RCG, Why don't you stay and engage the whiners? I know that you are more than capable of dialoguing with them in such a way as to, perhaps, influence some of them positively toward the EF and the reform of the reform. You certainly will not be intimidated by them, and you can do this without intimidating them. I could not do it, however. Whatever rudimentary diplomatic skills I once had have been erased by constantly dealing with people like you mentioned and with your modern issue priest or preacher like Ignotus. I just really want to invite 'em out back...

Anonymous said...

OK. It was not so bad. There are a couple of issues that I am going to have to sort out for myself. For example there was a question about the translation source that was getting pretty tangled answers when it dawned on me that the hosts were not really prepared. But that just means that they need more training and education themselves. Some of it reminded me of discussions with Protestant literalists who are not aware of how the Bible came into being. Some of it is the lame guide that supports the attitude that the change is not well thought out, just change of words or only to make the mass more like Latin. For example the Gloria is portrayed as "babbling" with the litany of adoration that is added. Basically the text is bridging a mentality of the dynamic equivalence to the formal equivalence from the perspective of the former. No one had any idea what 'consubstantial' means or is all about. So we talked about the meaning but didn't delve into why the word was needed nor the relation to the manifestation of God in the Eucharist. The good news is that I think they are hungry for the meaning that is in the words and will eventually come to embrace it.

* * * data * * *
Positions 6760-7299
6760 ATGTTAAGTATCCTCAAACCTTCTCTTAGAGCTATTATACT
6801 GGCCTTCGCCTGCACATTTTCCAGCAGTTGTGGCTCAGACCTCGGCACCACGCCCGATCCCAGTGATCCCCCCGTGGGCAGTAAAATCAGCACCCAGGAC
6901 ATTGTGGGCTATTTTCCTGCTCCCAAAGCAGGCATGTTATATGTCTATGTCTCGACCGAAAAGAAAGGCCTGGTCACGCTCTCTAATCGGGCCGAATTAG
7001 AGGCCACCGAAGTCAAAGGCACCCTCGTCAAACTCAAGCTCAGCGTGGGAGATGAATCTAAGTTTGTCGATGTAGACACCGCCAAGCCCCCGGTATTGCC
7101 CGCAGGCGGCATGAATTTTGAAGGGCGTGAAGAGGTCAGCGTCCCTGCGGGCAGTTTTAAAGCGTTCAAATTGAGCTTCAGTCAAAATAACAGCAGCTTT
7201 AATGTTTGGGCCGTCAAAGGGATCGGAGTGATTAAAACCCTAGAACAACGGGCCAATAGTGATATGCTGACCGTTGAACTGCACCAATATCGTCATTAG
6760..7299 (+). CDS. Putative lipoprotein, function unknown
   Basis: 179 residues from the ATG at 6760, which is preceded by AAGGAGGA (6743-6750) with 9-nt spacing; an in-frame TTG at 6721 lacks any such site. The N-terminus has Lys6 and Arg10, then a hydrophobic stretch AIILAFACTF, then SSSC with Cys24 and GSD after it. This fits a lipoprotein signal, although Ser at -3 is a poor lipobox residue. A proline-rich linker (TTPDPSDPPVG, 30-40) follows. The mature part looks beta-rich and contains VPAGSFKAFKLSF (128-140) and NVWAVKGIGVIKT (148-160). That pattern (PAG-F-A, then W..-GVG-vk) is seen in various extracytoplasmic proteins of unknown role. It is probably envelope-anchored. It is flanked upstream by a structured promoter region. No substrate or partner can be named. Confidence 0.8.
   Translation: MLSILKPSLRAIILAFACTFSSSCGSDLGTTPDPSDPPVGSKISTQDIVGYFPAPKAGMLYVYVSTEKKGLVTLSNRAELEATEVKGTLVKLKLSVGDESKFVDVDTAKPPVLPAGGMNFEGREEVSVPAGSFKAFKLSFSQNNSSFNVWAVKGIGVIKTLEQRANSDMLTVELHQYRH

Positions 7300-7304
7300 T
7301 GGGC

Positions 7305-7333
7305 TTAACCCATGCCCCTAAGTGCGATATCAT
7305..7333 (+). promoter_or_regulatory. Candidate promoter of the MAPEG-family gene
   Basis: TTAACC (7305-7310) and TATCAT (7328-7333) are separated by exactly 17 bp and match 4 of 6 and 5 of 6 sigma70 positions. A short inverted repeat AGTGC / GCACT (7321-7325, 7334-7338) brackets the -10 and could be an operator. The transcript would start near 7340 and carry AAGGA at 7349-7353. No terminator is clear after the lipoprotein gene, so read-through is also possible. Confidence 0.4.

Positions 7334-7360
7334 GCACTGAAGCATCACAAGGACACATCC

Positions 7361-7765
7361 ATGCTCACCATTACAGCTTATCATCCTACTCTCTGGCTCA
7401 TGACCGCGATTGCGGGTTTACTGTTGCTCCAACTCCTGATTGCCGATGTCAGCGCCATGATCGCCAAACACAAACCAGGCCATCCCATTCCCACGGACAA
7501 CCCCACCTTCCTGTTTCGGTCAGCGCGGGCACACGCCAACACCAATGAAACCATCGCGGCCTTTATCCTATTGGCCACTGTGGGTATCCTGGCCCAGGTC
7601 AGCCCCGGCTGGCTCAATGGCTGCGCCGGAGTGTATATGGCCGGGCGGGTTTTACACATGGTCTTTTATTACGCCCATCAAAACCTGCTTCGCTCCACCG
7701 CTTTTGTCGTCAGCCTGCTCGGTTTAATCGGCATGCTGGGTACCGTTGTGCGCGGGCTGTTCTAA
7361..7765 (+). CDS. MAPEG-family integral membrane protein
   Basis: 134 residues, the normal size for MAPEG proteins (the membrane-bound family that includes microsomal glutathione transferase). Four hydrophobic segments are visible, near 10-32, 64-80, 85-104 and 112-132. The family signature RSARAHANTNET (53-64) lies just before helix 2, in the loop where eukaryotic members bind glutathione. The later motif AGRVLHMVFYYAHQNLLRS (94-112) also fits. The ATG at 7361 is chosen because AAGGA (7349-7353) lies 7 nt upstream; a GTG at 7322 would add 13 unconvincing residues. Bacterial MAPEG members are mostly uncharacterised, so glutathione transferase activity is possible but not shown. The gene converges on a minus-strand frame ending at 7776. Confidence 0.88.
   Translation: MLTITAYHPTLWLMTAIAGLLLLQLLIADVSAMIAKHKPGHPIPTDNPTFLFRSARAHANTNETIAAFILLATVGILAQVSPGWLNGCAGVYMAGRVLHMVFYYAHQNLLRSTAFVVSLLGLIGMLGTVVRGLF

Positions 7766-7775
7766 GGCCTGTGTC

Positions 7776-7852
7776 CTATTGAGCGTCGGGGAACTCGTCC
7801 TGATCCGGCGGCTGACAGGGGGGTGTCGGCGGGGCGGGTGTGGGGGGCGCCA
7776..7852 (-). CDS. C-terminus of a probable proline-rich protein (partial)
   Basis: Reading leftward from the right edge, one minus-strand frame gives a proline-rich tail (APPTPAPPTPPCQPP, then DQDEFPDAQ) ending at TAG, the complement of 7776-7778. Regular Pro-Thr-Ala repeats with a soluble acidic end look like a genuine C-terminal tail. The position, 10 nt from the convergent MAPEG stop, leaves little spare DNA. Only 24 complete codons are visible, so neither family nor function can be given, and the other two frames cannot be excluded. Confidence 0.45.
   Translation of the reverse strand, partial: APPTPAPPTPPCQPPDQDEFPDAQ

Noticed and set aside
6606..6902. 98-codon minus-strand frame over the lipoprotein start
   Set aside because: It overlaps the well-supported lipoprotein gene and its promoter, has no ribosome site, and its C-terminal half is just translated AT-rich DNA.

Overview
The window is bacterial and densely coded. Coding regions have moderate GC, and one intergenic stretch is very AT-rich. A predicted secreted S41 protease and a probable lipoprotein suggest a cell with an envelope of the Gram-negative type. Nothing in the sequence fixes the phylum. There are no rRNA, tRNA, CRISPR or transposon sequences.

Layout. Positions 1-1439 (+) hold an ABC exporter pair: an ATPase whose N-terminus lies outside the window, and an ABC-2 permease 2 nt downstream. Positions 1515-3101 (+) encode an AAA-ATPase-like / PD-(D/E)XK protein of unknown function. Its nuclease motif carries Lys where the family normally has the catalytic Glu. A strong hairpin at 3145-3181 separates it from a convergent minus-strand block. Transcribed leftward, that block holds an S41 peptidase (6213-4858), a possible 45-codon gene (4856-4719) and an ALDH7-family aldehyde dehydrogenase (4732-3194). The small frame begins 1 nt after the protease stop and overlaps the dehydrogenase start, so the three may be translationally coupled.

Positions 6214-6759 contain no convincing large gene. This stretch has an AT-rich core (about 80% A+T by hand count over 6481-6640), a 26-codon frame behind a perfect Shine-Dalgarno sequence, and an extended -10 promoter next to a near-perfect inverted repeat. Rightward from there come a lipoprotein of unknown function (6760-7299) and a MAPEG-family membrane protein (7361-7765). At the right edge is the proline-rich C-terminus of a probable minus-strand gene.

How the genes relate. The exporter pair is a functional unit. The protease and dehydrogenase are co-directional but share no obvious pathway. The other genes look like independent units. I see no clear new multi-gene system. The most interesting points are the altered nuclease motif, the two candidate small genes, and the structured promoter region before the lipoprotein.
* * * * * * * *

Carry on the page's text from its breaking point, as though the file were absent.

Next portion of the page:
rcg